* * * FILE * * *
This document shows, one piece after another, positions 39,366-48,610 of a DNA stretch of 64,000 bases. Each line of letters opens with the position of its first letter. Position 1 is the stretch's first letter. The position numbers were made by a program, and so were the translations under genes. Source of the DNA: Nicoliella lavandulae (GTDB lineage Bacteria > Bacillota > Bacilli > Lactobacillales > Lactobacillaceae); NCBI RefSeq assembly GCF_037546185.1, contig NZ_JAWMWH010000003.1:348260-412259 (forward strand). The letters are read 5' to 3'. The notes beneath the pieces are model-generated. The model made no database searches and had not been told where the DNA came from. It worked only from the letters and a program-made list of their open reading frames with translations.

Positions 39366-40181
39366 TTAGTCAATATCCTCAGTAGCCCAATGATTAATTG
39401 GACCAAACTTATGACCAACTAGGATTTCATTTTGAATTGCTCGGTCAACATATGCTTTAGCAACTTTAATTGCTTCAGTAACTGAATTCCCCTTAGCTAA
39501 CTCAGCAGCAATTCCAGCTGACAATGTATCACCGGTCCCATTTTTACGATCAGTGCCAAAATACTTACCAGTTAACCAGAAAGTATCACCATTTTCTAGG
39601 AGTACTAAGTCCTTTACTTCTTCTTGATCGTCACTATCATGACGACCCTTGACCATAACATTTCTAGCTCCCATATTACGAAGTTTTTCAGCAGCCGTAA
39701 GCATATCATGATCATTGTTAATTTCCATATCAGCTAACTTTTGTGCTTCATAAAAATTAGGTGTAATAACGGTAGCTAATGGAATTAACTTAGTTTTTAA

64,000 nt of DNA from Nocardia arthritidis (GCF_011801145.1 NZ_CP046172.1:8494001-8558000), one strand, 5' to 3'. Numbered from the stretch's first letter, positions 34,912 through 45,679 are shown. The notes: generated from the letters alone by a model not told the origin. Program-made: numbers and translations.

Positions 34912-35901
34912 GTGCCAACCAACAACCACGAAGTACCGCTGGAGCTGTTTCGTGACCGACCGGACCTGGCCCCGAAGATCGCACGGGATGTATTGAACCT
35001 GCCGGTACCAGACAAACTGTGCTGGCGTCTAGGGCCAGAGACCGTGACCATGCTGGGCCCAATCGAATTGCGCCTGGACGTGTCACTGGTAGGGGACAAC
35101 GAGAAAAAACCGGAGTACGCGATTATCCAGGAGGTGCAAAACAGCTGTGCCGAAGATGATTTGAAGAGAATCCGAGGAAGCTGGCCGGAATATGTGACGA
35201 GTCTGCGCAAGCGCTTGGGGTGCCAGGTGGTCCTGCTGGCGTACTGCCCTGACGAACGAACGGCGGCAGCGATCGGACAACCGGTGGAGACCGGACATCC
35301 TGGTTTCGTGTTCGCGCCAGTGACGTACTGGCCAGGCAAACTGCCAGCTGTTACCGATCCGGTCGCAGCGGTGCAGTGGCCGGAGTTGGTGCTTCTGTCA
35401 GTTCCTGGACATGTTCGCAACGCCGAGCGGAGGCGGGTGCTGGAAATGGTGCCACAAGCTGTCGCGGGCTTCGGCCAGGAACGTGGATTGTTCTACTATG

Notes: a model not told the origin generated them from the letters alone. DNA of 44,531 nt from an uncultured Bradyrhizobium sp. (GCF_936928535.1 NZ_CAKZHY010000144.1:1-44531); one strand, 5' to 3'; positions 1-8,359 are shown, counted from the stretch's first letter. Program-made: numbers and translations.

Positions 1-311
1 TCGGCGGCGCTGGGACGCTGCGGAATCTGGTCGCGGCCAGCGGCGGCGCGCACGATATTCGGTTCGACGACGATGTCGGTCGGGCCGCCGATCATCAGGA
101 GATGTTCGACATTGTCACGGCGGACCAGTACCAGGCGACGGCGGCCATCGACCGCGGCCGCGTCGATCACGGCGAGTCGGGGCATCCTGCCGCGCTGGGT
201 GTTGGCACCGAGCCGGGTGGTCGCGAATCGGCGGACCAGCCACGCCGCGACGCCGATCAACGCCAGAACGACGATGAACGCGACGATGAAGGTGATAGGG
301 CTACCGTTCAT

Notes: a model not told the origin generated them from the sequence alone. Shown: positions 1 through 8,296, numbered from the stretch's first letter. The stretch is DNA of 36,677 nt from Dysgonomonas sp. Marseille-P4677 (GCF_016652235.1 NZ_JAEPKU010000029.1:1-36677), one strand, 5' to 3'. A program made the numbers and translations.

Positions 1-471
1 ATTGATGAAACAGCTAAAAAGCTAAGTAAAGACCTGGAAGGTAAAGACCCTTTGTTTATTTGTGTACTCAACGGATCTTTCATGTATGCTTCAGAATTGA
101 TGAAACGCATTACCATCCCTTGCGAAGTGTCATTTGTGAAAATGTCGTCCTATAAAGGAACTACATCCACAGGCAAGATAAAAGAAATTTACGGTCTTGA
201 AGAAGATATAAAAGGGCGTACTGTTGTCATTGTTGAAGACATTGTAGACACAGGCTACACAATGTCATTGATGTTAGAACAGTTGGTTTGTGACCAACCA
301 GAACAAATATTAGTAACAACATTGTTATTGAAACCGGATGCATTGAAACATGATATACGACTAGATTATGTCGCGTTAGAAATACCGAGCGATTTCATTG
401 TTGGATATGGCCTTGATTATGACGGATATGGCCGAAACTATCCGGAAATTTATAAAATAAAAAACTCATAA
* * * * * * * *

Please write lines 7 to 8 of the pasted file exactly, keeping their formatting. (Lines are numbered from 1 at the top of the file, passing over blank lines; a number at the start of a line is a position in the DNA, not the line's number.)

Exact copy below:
39701 GCATATCATGATCATTGTTAATTTCCATATCAGCTAACTTTTGTGCTTCATAAAAATTAGGTGTAATAACGGTAGCTAATGGAATTAACTTAGTTTTTAA

64,000 nt of DNA from Nocardia arthritidis (GCF_011801145.1 NZ_CP046172.1:8494001-8558000), one strand, 5' to 3'. Numbered from the stretch's first letter, positions 34,912 through 45,679 are shown. The notes: generated from the letters alone by a model not told the origin. Program-made: numbers and translations.